St. John of the Cross in his Counsels to Religious concerning the practice of virtue says to “undertake all things, agreeable or disagreeable, for the sole purpose of pleasing God through them. To do this with fortitude and constancy and acquire the virtues quickly, you should take care always to be inclined to the difficult more than to the easy, to the rugged more than to the soft, to the hard and distasteful in a work more than to its delightful and pleasant aspects; and do not go about choosing what is less a cross, for the cross is a light burden (Mt. 11:30) The heavier a burden is, the lighter it becomes when borne for Christ.”  [St. John of the Cross, Counsels to Religious no. 5 & 6]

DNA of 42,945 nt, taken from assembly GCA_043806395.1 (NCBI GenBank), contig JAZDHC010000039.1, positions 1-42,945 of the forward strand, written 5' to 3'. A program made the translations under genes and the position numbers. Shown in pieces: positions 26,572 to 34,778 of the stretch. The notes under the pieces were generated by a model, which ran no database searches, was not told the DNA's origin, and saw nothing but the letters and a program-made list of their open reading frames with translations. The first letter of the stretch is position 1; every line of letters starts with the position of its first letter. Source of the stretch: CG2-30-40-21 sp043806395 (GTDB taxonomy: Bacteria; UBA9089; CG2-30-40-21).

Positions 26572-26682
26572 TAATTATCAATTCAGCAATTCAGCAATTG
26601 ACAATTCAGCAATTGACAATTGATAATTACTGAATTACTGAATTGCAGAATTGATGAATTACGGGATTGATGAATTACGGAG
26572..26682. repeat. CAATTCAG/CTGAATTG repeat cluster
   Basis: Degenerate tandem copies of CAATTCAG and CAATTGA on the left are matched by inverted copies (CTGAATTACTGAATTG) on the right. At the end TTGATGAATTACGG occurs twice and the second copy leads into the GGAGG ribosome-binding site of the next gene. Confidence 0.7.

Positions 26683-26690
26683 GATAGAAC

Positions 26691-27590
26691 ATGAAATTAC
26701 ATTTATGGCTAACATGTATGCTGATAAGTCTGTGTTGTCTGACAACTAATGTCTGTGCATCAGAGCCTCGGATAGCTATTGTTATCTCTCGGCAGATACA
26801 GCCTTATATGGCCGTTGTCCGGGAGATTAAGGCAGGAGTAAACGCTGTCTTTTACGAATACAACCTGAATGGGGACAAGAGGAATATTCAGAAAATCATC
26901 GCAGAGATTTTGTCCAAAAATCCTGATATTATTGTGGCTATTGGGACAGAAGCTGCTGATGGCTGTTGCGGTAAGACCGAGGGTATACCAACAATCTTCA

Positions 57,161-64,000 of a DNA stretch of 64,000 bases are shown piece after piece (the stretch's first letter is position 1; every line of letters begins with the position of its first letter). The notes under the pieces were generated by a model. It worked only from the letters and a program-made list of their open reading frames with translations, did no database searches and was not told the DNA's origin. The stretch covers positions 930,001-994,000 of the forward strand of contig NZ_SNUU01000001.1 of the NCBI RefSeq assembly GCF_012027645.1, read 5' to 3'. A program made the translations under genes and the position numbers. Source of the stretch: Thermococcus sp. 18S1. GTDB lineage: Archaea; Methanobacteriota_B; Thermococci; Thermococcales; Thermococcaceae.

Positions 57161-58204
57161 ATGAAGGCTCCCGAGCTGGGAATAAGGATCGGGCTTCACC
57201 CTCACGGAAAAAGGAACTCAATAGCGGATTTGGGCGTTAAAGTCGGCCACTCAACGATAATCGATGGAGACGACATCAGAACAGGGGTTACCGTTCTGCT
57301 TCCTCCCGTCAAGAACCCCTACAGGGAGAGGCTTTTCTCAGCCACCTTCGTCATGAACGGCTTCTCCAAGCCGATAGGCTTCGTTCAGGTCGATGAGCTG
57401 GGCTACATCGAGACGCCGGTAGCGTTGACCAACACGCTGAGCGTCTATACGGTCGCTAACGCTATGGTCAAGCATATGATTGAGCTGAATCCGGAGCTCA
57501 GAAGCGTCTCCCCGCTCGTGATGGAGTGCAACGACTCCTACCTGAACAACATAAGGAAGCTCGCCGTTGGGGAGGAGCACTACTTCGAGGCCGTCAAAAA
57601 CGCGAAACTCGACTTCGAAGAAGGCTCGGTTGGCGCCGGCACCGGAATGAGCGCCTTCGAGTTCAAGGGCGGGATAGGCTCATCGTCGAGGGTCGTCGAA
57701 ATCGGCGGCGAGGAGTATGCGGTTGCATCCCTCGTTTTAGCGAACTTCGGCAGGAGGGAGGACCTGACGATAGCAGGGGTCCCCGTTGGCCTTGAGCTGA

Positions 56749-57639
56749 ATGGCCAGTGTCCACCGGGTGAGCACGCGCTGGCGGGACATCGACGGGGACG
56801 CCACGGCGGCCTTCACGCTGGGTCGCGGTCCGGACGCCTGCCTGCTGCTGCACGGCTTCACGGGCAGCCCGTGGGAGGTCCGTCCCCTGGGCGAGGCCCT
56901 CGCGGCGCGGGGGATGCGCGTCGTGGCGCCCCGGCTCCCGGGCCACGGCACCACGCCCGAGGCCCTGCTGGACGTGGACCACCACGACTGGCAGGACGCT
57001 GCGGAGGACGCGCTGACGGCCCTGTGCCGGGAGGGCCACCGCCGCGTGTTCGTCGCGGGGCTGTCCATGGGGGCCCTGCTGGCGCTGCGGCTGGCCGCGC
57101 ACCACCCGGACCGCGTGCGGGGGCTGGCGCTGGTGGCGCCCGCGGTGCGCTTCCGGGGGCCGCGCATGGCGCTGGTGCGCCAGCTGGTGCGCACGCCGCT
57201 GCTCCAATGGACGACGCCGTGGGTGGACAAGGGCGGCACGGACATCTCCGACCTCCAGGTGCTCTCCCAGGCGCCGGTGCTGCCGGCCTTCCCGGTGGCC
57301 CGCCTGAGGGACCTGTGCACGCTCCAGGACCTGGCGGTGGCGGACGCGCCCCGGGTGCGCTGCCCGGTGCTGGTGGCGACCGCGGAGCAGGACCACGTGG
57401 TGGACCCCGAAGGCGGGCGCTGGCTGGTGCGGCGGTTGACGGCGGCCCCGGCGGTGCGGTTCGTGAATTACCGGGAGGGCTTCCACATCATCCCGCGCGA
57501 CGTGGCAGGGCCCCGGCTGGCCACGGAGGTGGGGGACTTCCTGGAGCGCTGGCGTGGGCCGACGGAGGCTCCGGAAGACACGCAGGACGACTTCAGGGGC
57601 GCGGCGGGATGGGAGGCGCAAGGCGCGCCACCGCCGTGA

The reward Christ promises for bearing this yoke is rest in our soul. This will make us useful to others and we will also have peace. However, even while submitting to this yoke of Christ we may have to endure some hardships. The Lord says the way is narrow. Indeed the way of virtue is difficult, especially so for the slothful. It may seem that because of these hardships that we are not being called from labor to rest, but from rest to labor. Nevertheless, we are being renewed inwardly and are given a foretaste of rest in God and in the hope of future blessedness with Him in heaven. All things done with love, no matter how hard, are not really hardships because love makes doing the good easy.

The yoke is heavy because of our weak nature, but it becomes light and easy with God’s grace. Christ helps us to bear the yoke. A yoke always joins two. Walk with Him beside you as a friend and all will be sweet and light.